19 November 2010

Where Did the Interesting Music Go?

I love this album art.
It's always fun to watch people try to reconcile the fact that I love country music.  I'm fairly liberal in my beliefs (though fairly conservative in my personal actions), and I probably come across as more urbane than rural.  There was a time just a few years ago when I devoured country music.  At first, I began buying more catalog albums from artists who interested me.  Then I started taking more chances on other mainstream artists where I had previously been content to hear their radio singles.  I bought Tim McGraw's Set This Circus Down in 2001 just because I liked the cover art.  (It turned out that I loved the album, so it wasn't completely wasteful.)

Before long I had exhausted my interest in radio.  I was impatient with the way a song would enter the charts in the top 40 and then spend months ascending to the top and then hovering around the top 20 for months still.  I was disappointed by the choices in singles now that I was hearing whole albums; I'm still upset at Brooks & Dunn for not releasing "Go West" and think Montgomery Gentry should have released "Lie Before You Leave." And that wasn't even accounting for all the interesting music that mainstream radio outright refused to play, such as the talented singer/songwriters Bruce Robison and his brother Charlie.  Radio became like a T.G.I.Friday's special where the restaurant didn't allow for substitutions.  I might like the grilled chicken breast, but I can't stomach the jalapeño sauce and what difference does it really make to them if I prefer mashed potatoes to green beans?  It's been years since I voluntarily listened to radio, and I don't miss it in the least.

The last A.J. album I liked.
Somewhere along the line, though, something happened to the music I was buying and hearing.  The artists I followed seemed to hit a creative brick wall.  In 2006, Alan Jackson stepped out of his comfort zone and turned in a pair of albums; the collection of gospel standards, Precious Memories, and a bluesy/easy listening album produced by Alison Krauss, Like Red on a Rose.  I think I'm one of seventeen people worldwide who bought both of them, and one of maybe fourteen people who loved Like Red on a Rose.  Ever since those dalliances, A.J. has gone back to what had been working for him, turning in one fairly catchy, but generic, album and single after another.  I bought Good Time and liked some of it.  I checked out this year's Freight Train from the library and was entirely bored by it.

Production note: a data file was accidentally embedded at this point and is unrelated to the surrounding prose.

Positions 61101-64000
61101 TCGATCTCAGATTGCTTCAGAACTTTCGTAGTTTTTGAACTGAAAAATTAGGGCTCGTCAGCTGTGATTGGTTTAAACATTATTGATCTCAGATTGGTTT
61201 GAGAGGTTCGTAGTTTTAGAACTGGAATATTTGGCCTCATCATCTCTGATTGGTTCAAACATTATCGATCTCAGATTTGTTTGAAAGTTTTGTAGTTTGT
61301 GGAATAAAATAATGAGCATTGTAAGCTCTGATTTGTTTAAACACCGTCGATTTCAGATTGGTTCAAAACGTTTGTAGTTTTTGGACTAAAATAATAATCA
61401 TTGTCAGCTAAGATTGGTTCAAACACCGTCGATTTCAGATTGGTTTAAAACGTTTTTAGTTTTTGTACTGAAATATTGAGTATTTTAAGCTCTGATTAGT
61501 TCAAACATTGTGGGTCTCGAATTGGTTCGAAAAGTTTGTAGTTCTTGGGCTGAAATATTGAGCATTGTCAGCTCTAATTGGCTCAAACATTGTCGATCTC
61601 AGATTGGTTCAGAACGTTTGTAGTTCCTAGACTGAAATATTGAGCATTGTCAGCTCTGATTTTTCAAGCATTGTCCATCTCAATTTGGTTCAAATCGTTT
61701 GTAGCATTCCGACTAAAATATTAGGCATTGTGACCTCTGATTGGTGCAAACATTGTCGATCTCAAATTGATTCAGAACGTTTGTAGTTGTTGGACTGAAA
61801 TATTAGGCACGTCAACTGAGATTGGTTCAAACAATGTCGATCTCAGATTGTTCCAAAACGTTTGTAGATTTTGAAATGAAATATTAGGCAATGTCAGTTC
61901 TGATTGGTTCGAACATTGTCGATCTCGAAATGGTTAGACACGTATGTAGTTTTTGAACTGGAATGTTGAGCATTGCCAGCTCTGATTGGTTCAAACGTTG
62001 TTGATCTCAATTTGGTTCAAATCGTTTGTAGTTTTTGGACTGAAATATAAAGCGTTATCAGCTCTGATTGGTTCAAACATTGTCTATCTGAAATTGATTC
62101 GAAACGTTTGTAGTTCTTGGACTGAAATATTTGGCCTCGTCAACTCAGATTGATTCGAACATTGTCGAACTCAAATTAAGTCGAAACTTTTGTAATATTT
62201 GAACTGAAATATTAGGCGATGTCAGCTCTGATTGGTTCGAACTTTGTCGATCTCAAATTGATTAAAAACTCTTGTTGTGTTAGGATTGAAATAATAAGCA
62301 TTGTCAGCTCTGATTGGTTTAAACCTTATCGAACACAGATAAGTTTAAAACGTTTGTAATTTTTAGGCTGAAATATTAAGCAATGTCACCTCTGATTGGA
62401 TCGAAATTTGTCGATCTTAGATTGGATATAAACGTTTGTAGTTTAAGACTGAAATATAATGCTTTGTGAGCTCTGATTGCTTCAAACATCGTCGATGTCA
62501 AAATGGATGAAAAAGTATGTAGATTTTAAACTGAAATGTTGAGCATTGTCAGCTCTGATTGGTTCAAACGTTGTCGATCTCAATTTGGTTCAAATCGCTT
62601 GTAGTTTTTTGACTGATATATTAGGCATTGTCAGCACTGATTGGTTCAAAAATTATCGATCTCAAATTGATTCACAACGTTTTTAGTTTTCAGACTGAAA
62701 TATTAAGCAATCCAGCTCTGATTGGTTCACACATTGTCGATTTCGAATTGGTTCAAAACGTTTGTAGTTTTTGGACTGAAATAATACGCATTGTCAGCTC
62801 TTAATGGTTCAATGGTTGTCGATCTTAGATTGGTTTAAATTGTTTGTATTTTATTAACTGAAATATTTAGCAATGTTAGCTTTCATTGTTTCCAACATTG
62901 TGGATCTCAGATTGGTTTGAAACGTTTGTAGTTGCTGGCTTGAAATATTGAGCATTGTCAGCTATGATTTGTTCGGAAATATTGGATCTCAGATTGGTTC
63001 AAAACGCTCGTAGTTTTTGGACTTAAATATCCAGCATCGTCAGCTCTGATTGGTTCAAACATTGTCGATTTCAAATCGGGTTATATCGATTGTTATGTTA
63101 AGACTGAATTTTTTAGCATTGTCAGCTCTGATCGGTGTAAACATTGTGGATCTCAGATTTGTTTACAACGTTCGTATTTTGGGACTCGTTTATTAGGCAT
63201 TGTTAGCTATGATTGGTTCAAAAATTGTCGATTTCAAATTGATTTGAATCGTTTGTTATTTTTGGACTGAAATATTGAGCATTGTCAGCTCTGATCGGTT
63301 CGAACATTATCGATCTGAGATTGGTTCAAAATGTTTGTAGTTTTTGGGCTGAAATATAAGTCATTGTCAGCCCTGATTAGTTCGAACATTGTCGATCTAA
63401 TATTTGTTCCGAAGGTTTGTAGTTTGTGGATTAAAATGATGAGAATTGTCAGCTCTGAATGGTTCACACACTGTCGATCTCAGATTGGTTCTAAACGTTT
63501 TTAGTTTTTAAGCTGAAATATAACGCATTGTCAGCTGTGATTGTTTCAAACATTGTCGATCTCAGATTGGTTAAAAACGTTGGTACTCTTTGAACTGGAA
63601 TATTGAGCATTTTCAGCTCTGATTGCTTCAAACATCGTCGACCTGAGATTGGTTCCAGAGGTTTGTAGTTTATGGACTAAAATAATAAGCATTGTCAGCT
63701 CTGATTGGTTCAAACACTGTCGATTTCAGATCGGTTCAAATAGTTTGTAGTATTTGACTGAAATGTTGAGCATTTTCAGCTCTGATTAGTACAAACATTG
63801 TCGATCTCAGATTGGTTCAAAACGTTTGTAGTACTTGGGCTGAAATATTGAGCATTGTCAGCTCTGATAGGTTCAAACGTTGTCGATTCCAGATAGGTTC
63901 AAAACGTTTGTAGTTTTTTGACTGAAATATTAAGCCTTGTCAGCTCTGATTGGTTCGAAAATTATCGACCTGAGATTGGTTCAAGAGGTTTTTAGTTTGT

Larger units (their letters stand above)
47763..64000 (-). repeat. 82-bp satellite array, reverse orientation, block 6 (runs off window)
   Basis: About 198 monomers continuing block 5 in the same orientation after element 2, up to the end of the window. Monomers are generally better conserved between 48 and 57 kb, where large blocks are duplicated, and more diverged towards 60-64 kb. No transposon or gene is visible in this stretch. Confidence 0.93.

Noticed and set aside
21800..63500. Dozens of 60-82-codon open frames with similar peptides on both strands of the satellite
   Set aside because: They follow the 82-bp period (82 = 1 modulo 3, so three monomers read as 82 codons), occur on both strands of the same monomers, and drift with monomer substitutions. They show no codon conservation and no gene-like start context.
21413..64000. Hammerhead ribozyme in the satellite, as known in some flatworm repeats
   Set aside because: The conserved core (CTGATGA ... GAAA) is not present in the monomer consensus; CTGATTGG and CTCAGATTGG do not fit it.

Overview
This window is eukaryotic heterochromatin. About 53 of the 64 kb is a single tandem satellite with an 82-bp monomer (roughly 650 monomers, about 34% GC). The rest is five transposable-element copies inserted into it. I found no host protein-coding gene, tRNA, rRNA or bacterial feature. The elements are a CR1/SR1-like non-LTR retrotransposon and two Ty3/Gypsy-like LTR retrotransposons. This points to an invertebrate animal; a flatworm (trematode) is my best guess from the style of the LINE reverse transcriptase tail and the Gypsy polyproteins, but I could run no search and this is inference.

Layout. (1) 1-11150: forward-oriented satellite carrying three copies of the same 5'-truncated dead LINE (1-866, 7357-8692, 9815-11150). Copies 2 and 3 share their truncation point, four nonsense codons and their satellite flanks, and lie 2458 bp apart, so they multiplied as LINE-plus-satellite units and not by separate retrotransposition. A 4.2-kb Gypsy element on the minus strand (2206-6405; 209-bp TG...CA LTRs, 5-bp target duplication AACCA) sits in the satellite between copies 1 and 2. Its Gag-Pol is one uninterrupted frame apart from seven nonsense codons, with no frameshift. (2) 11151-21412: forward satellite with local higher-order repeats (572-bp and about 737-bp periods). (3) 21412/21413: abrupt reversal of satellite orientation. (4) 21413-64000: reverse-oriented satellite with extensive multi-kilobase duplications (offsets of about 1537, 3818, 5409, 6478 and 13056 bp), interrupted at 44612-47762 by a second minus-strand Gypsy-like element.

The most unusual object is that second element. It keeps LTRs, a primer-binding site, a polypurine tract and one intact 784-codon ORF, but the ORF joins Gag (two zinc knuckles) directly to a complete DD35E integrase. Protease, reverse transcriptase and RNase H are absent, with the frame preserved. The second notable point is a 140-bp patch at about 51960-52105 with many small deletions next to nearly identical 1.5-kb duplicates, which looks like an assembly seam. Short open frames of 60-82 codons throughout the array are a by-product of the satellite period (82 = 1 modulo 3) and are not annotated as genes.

Part of the problem is that too many mainstream artists have quit recording art and have instead been contributing to Republican campaign tours.  The most offensive in the lot was a single by Darryl Worley released this year, "Keep the Change."  The song wants to be critical in a Merle Haggard way, but it fails completely.  It's nothing more than bumper sticker jingoism, and the subject matter deserves better than that.  Worley decried that radio wouldn't support it because it was "too controversial."  That doesn't allow for the fact that maybe--just maybe--someone could hear the song and just think it sucked.  It's a shame, too, because I loved his first two albums.  "Sideways" was fun; "A Good Day to Run" was an anthem for me in 2000 and "I Miss My Friend" kills me every time I hear it.  Worley should decide if he's a recording artist or a politico and stick to one or the other.

I know there's still interesting stuff being recorded.  This year I took a chance on Dierks Bentley's Up on the Ridge and loved it.  Likewise, I adored Chely Wright's Lifted Off the Ground, produced by Rodney Crowell.  It's an album for grown-ups who don't need to be spoonfed ringtones every forty seconds.  I was pleased by Joey + Rory's Album Number Two, which I found sincere and familiar like comfort food.  But I have to say, when I look over the list of this year's releases there really aren't many that I even want to hear.  Part of it I'm sure is that my taste, like anyone else's, has evolved and isn't the same as it once was.  Still, it  seems like it's harder to find the good stuff.

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